HFR vs. 24p - AVS Forum | Home Theater Discussions And Reviews
View Poll Results: Do you like HFR movies?
Yes 20 54.05%
No 15 40.54%
Yes, but don't like the current implementation 2 5.41%
Voters: 37. You may not vote on this poll

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post #1 of 16 Old 01-16-2020, 01:23 AM - Thread Starter
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HFR vs. 24p

With the launch of another HFR movie, Gemini Man, the audience is being exposed to HFR in the feature film area. Not everyone seems to like it.
Some of the titles released: The Hobbit in 48fps (Theater only), Billy Lynn's Long Halftime Walk in 120/60fps for the Theater and 60fps Blu ray, and Gemini Man same as Billy Lynn. Not sure if there are others.

https://www.avsforum.com/forum/187-o...ay-review.html

https://www.avsforum.com/forum/187-o...ay-review.html

https://www.avsforum.com/forum/44-mo...mos-sound.html

A somewhat related topic:
https://www.avsforum.com/forum/68-di...ra-effect.html
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post #2 of 16 Old 01-16-2020, 10:52 AM
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I've always preferred HFR, I have my JVC projector's CMD on high all the time.
Low frame rate is a jerky juddery mess and it totally spoils the movie for me.

There is a camera pan in Gemini Man right at the beginning of this roof structure, the pan of that on the regular Blu-ray is a mess, while the HFR is nice and smooth, one can actually look at it and see the structure with out all the judder.
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What do we mean by "current implementation?"

I think its going to take some time for cinematographers to adjust to the format just like they had to do going from film to digital.

There is also a lot more pushback this time and there really isn't anyone championing the format besides Lee. Cameron seems to have walked back on his support.

I'm fully in favor of it but it seems like a very long road.

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post #4 of 16 Old 01-16-2020, 11:35 AM
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Gemini Man looked cool but of course a bit odd. But that doesn't mean I didn't enjoy the unique experience.

I think it looked odd mainly because of a whole life of 24Hz conditioning.

I think with more exposure to and better cinematographic processes for 60Hz or other HFR video we would get more used to it and it would look better.

I hope other directors try HFR formats.
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post #5 of 16 Old 01-16-2020, 12:35 PM
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This poll is clearly broken. There should be 1,000 votes for No by now.
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post #6 of 16 Old 01-17-2020, 03:24 AM
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Quote:
Originally Posted by bryantc View Post
What do we mean by "current implementation?"

I think its going to take some time for cinematographers to adjust to the format just like they had to do going from film to digital.

There is also a lot more pushback this time and there really isn't anyone championing the format besides Lee. Cameron seems to have walked back on his support.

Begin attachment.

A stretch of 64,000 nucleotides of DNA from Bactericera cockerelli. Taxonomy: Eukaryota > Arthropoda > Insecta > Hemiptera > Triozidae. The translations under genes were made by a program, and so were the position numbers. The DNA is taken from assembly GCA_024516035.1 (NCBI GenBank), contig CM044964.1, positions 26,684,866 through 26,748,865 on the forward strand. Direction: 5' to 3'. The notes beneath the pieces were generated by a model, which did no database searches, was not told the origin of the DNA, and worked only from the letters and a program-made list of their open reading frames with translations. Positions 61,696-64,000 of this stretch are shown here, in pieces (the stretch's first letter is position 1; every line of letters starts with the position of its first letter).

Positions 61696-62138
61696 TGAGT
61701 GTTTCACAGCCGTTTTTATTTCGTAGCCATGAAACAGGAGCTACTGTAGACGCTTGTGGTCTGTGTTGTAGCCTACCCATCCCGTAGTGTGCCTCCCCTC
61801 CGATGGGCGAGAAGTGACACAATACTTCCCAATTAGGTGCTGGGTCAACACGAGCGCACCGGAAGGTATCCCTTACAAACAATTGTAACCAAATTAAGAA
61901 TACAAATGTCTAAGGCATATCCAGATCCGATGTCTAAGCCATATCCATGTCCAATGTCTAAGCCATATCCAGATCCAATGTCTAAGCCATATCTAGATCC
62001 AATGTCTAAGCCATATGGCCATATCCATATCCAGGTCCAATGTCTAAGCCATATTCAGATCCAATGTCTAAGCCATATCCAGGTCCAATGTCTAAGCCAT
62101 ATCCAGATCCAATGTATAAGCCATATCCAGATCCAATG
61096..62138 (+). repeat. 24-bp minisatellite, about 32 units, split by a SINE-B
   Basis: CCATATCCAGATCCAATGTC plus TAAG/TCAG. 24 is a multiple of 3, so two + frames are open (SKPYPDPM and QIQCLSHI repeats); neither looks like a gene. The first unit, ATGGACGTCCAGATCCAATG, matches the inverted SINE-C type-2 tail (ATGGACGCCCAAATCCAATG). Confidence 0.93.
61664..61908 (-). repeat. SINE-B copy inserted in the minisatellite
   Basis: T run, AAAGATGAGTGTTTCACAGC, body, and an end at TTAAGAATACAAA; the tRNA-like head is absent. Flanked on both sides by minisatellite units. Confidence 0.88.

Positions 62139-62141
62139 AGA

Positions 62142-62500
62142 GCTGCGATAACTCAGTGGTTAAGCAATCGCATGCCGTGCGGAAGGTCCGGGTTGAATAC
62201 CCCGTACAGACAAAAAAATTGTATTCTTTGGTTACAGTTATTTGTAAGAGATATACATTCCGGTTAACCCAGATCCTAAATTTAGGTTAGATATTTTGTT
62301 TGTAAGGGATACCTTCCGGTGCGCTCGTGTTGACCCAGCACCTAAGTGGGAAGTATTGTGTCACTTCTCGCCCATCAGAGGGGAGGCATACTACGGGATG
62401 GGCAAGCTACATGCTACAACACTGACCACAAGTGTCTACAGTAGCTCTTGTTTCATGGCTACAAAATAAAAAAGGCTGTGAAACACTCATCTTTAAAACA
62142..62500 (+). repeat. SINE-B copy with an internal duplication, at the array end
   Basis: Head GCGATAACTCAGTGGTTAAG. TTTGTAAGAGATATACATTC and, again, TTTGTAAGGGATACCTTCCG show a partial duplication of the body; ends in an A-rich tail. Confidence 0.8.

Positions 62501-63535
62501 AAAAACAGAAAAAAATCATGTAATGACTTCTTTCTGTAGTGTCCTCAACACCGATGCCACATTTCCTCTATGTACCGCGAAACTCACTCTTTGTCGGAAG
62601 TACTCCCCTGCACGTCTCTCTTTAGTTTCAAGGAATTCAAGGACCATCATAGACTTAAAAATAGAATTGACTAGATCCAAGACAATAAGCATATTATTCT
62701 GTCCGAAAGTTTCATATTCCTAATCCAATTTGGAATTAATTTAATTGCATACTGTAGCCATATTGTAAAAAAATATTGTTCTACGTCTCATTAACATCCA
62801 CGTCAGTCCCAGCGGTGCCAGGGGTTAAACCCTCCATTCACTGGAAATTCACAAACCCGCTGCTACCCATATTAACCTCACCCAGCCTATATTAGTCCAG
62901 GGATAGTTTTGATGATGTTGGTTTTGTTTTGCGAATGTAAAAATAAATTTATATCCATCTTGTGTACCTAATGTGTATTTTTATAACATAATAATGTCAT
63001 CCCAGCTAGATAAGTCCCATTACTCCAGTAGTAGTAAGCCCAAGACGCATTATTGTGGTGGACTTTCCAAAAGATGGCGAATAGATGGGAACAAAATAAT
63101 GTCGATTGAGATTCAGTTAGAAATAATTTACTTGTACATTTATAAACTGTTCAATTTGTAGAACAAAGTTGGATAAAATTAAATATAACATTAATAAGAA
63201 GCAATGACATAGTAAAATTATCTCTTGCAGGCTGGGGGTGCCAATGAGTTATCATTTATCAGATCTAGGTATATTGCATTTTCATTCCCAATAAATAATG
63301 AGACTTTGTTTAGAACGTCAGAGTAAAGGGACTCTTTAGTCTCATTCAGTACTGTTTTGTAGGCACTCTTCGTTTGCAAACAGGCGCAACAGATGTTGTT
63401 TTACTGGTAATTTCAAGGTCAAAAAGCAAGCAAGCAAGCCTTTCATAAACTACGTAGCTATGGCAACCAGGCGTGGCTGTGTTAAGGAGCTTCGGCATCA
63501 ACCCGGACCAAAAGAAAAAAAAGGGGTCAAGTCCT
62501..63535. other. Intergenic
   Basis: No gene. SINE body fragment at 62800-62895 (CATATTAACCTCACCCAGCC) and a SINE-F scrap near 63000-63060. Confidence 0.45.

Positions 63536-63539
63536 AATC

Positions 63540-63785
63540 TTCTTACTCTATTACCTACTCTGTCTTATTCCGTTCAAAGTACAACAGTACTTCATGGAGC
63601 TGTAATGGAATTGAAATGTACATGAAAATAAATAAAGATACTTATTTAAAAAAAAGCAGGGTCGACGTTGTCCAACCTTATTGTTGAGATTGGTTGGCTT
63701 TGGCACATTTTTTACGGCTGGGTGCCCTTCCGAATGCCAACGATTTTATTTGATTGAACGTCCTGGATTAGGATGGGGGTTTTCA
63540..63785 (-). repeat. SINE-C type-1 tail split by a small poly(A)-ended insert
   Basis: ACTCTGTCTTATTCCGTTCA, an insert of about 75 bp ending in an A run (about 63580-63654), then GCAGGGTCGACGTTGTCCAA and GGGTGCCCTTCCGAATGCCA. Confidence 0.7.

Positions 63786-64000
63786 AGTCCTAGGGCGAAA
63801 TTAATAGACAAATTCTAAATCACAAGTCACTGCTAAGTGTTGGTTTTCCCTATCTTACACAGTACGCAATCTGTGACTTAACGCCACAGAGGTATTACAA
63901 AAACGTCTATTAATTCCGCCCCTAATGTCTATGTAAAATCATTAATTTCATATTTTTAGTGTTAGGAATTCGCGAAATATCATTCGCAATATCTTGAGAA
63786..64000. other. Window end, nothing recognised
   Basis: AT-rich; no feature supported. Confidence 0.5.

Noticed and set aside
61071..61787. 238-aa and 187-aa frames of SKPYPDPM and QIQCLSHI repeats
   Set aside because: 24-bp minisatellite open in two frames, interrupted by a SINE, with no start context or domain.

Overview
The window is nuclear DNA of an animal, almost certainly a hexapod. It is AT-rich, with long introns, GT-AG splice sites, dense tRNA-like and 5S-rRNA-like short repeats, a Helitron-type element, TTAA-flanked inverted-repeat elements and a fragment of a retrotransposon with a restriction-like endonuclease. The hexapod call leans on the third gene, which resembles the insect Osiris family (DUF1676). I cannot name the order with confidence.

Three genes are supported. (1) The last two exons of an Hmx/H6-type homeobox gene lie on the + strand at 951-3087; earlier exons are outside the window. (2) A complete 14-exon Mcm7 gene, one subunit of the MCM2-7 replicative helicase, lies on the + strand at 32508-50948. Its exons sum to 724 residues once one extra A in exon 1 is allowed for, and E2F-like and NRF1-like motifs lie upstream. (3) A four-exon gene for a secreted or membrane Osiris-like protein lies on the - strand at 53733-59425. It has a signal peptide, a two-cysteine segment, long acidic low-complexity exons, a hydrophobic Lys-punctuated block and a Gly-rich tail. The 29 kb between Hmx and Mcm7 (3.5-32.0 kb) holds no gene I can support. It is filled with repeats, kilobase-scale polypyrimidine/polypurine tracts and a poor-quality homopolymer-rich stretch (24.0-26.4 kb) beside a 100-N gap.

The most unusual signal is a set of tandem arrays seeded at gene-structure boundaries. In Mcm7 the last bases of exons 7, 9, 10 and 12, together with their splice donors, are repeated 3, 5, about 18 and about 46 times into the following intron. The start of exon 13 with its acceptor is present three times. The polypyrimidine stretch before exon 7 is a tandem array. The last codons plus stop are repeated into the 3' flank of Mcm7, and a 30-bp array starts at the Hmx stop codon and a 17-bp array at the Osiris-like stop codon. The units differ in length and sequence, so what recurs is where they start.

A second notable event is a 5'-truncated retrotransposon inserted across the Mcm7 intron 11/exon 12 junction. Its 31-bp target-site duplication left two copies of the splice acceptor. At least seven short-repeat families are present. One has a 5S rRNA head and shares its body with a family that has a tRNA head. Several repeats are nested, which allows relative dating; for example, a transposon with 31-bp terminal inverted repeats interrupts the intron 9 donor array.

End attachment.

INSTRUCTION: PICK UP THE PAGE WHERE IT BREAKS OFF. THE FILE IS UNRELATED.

I'm fully in favor of it but it seems like a very long road.
That's a good question, and how else would it be implemented, how could the director and cinematographer possibly make it look less smooth _ or less "soap opera like".
It's one of those things that it is or isn't.
People who complain about it are like people who complain about a chocolate cake tasting like chocolate, you either like it or you don't.
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post #7 of 16 Old 01-17-2020, 04:16 PM - Thread Starter
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Quote:
Originally Posted by JeffR1 View Post
That's a good question, and how else would it be implemented, how could the director and cinematographer possibly make it look less smooth _ or less "soap opera like".
It's one of those things that it is or isn't.
People who complain about it are like people who complain about a chocolate cake tasting like chocolate, you either like it or you don't.
I assume there are ways of controlling how high frame rate looks, either by some tech in the capturing setup/production/presentation or the way it's being shot. An expert/cinematographer would know more.

While not the same thing, there are different types of interpolation which give different results. What is happening on the screen/framing can also be conducive to HFR. When I started playing Billy Lynn's 24p version there was a sense of presence vizavi the viewer, like GoPro footage, it looked different than regular movies. The shooting style lent itself to HFR, whereas American Sniper did not.

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post #8 of 16 Old 01-18-2020, 12:15 AM
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Quote:
Originally Posted by SirMaster View Post
Gemini Man looked cool but of course a bit odd. But that doesn't mean I didn't enjoy the unique experience.

I think it looked odd mainly because of a whole life of 24Hz conditioning.

I think with more exposure to and better cinematographic processes for 60Hz or other HFR video we would get more used to it and it would look better.

I hope other directors try HFR formats.
And we need more of it in 2D, all the HFR releases in theaters have been in 3D which presents it's own challenges. That's part of the problem.
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post #9 of 16 Old 01-18-2020, 12:25 AM
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Quote:
Originally Posted by JeffR1 View Post